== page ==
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Created by Neal Marlens and Carol Black, The Wonder Years tells the story of Kevin Arnold (Fred Savage) as he faces the trials and tribulations of youth while growing up during the 1960s. Told through narration from the perspective of an adult Kevin (Daniel Stern), the character recounts his adolescent years in suburbia as a mishmash of major world events and personal childhood traumas. When the series began, it was set in the historically significant year of 1968. Using the backdrop of a transitional time in America’s history, the coming-of-age tale brings emotion and context to moments that would shape a nation. Yet, it’s surprisingly the smaller moments that chart the rocky terrain of childhood that we remember most. Snapshots of adolescence, from baseball games and holiday dinners to school dances and a first kiss, and all the moments in between, are what makes The Wonder Years so timelessly appealing. Almost anyone who was a teenager living in North America can relate to Kevin’s personal adventures. The Wonder Years is both a nostalgic time capsule and an ode to growing up and parenting. For a show made in the late 80’s about the late ’60s, The Wonder Years was miles ahead of its time, and garnered a Peabody Award in 1989 for pushing the boundaries of the sitcom format while using new modes of storytelling. From Kevin’s first kiss with Winnie Cooper to their 4th of July fight, The Wonder Years captured the hearts of audiences and critics alike as fans shared in the friendships and the ups and downs of the Arnold family. This realistic, single-camera spin on the traditional family sitcom was unlike anything else on television, and decades later, it stands the test of time.
For a series rooted in the trappings of the American suburbs, with all the classic sitcom tropes present,The Wonder Years is a benediction. It showed us what television could (and would) be, and far more importantly, what life actually is. Set in and around a cookie-cutter neighbourhood where nothing spectacular ever happens, The Wonder Years extracts truths out of what appear to be life’s most random moments. The series is unique in that it is all from Kevin’s point of view but told from two vantage points: young Kevin’s naive view of life growing up and, his older and wiser recollections via voiceover courtesy of Daniel Stern. No show on television has since captured the pangs of a boy’s adolescent existence with such poignancy and humour. Black explained, “We liked the concept that you could play with what people think and what they’re saying, or how they would like to see themselves as opposed to how the audience is seeing them.” The narration used in The Wonder Years is unlike any used before or after in a television show — it is truly amazing and both simple and poetic.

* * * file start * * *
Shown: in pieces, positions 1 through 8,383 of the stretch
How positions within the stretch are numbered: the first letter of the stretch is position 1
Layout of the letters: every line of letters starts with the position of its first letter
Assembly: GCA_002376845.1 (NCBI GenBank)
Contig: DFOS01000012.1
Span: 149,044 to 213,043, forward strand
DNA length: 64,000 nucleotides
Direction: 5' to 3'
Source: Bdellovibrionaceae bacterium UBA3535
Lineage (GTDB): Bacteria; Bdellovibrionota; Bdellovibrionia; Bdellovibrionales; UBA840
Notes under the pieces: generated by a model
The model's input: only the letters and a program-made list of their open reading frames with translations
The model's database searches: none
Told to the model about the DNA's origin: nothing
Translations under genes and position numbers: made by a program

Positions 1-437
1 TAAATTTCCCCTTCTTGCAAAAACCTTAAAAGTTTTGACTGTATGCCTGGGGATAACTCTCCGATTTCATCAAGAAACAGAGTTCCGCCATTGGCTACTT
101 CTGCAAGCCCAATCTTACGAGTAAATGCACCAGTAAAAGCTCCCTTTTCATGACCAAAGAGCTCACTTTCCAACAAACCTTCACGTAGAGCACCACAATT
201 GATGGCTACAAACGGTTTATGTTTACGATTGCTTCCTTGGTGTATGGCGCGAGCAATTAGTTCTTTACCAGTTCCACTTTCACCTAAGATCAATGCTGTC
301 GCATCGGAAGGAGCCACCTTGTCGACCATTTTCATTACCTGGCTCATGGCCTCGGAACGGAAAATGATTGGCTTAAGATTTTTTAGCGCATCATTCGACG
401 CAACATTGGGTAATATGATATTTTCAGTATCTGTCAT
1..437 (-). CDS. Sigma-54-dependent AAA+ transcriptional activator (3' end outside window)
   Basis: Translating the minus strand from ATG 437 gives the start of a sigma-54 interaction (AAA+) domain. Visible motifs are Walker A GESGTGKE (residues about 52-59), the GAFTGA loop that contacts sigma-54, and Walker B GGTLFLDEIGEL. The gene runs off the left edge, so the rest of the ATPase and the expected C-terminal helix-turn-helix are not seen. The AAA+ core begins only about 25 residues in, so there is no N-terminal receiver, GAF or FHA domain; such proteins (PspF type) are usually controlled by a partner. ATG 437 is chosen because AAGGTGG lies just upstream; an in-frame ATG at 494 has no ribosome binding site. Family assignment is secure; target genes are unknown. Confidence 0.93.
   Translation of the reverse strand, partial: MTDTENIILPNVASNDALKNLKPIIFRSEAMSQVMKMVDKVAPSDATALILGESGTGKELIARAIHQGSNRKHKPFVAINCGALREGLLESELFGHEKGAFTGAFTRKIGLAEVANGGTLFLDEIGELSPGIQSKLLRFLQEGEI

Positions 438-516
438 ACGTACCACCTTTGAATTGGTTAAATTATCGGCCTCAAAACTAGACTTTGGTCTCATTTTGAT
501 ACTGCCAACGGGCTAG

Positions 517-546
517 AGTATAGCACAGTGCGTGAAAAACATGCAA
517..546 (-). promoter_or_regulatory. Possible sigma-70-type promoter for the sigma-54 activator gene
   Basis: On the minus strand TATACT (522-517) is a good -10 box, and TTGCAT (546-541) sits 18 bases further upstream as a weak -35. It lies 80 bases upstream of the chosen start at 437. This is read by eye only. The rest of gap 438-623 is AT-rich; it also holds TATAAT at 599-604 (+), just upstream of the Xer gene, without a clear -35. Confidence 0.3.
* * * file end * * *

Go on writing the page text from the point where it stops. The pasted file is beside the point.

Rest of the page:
The ace-in-the-hole is Fred Savage, who was only twelve years old when he appeared in the lead role, but who outshone his co-stars every step of the way. Savage was more than capable of handling the episode’s sharp emotional arc and was praised for his complex depiction of the teenage boy who had to deal with various problems, including star-crossed romance, peer pressure, loss, and above all, wonder. With his eyebrow raised and his New York Jets jacket, Kevin Arnold won the hearts of teenage girls everywhere. Though Fred Savage has made the transition from actor to producer and director of shows like It’s Always Sunny in Philadelphia and Party Down, his Kevin Arnold persona is something that’s going to follow him forever.
The series also has the honour of claiming one of the greatest TV pilots ever produced. With the pilot, director Steve Miner (Friday the 13th series) and writers Neal Marlens and Carol Black introduce Kevin, his family, his friends, and the newly renamed Robert F Kennedy Junior High. As the first entry in the series, the pilot features two life changing moments for Kevin, starting with the death of his neighbourhood idol Brian Cooper, and his first kiss with the love of his life, Brian’s sister Winnie. Even a generation of free love didn’t make Kevin and Winnie any less nervous about kissing, nor the actors, who in real life also shared their first kiss. In the pilot, we are also introduced to Kevin’s boorish older bother Wayne (Jason Hervey), his sister Karen (Olivia d’Abo), Paul, and his parents, Norma (Alley Mills) and Jack Arnold (Dan Lauria). The pilot episode of The Wonder Years is just so seminal, striking all the right chords and creating a moving and memorable viewing experience right to the end.